An undergraduate honours degree is made up of 360 credits – 120 at Level 4, 120 at Level 5 and 120 at Level 6. If you are a full-time student, you will usually take Level 4 modules in the first year, Level 5 in the second, and Level 6 modules in your final year. A standard module is worth 30 credits. Some programmes also contain 15-credit half modules or can be made up of higher-value parts, such as a dissertation or a Major Project.

Download the programme specification, for the 2018-19 intake. If you would like an earlier version of the programme specification, please contact the Quality Office.

Please note that due to staff research commitments not all of these modules may be available every year.

Entry requirements

We accept the following qualifications:

A-level: BBB
BTEC: DDM
International Baccalaureate: 33 points overall with Three HL subjects at 655
Access: Pass with 45 Level 3 credits including 30 Distinctions and a number of merits/passes in subject-specific modules
Scottish qualifications: BBBBC (Higher) or BBC (Advanced Higher)
European Baccalaureate: 75%
Irish Leaving Certificate: H2 H2 H2 H2

We also accept a wide range of international qualifications. Find out more about the qualifications we accept from around the world.

If English isn’t your first language, you will need an IELTS score of 6.0 with a 6.0 in writing and no element lower than 5.5 to study this programme. If you need assistance with your English language, we offer a range of courses that can help prepare you for degree-level study.

Fees & funding

Staff

Many of the areas you study in this degree are at the forefront of their discipline, and are taught by nationally and internationally recognised experts.

Staff who contribute to this programme include:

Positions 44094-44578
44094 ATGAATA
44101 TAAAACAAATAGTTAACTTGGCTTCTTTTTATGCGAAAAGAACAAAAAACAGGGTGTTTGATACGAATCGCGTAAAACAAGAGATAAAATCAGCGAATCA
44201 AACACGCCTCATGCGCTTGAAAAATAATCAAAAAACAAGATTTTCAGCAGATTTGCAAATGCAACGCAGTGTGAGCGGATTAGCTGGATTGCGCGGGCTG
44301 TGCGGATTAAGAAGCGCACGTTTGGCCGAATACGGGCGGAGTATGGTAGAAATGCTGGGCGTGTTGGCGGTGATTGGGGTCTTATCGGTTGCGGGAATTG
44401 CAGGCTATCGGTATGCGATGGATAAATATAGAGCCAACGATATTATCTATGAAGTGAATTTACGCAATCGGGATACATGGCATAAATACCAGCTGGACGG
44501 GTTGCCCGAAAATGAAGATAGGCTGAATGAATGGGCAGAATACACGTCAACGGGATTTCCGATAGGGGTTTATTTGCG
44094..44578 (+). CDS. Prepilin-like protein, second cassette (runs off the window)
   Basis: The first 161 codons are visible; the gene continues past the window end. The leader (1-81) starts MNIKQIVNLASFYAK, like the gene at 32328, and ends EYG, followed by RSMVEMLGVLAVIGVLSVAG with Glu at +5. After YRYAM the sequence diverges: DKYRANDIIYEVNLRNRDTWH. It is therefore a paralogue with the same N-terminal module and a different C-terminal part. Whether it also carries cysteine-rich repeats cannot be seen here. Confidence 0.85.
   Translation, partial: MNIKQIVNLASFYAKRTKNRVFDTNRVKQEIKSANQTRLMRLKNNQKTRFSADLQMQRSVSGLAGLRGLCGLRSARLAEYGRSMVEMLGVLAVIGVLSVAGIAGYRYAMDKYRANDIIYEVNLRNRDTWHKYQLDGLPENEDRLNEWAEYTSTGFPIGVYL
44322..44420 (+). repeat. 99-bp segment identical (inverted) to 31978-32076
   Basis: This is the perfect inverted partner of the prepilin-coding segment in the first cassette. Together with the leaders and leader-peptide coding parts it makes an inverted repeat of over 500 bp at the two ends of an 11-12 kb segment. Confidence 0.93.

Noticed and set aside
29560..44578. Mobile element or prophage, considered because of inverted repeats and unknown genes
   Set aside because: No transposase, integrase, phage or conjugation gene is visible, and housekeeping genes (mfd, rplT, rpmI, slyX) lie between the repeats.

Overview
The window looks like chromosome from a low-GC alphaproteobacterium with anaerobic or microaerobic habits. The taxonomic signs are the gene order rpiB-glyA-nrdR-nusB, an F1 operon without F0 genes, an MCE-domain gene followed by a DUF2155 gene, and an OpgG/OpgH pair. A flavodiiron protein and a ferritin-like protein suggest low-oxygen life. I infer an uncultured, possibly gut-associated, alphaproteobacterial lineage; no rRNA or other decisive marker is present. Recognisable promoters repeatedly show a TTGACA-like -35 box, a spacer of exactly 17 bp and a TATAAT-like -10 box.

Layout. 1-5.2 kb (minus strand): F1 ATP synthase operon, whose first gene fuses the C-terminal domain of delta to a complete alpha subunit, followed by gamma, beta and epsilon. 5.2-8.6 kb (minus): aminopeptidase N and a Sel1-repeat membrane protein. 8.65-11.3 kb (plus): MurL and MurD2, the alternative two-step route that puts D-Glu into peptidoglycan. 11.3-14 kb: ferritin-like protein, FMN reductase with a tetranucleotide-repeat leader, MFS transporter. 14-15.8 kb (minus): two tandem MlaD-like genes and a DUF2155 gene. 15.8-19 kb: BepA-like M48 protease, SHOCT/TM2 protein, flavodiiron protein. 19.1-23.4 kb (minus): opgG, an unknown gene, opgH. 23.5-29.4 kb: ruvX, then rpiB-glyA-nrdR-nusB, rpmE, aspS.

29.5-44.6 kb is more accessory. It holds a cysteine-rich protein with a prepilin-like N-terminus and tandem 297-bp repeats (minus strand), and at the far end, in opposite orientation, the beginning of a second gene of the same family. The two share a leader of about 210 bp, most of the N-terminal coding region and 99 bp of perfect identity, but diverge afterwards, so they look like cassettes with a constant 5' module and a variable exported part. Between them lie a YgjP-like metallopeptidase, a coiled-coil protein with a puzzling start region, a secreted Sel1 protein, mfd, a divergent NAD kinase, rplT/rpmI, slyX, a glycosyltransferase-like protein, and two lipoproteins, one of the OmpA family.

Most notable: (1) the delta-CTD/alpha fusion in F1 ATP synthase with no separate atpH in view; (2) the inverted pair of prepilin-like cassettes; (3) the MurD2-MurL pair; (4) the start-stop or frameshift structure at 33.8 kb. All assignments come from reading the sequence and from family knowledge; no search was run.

Sobia Ahmad Kaker

Margarita Aragon

Les Back

Kirsten Campbell

Abby Day

Jennifer Fleetwood

Kiran Grewal

Emma Jackson

Theo Kindynis

Alex Rhys-Taylor

Careers

Skills

This degree will help you develop a practical, but conceptually sophisticated, set of skills that will equip you for a range of careers. These skills include: 

  • Critical and analytical thinking
  • Awareness of social, political and cultural processes
  • Awareness of 'difference'
  • Communication skills
  • Thinking creatively

Careers

Sociologists enter careers that centre on the challenges and demands that members of a society face and there are many routes for criminology graduates:

  • You could take an accelerated route to train as a probation officer or professional youth worker or pursue a career in the prison service or police via graduate training schemes.
  • You might decide to pursue postgraduate study, including undertaking a Graduate Law Diploma or with the aim of making a career in higher education as a lecturer or specialist researcher.
  • Our comprehensive research training means you'll be well-placed to apply for jobs in research in sectors as diverse as the civil service, security service and independent research companies.
  • Your criminology degree will open doors to a variety of other careers, including in the charity sector and local or national government. 

Find out more about employability at Goldsmiths as well as specific Sociology employability. You can also find out more about the career paths open to you after graduation in our Sociology careers pages.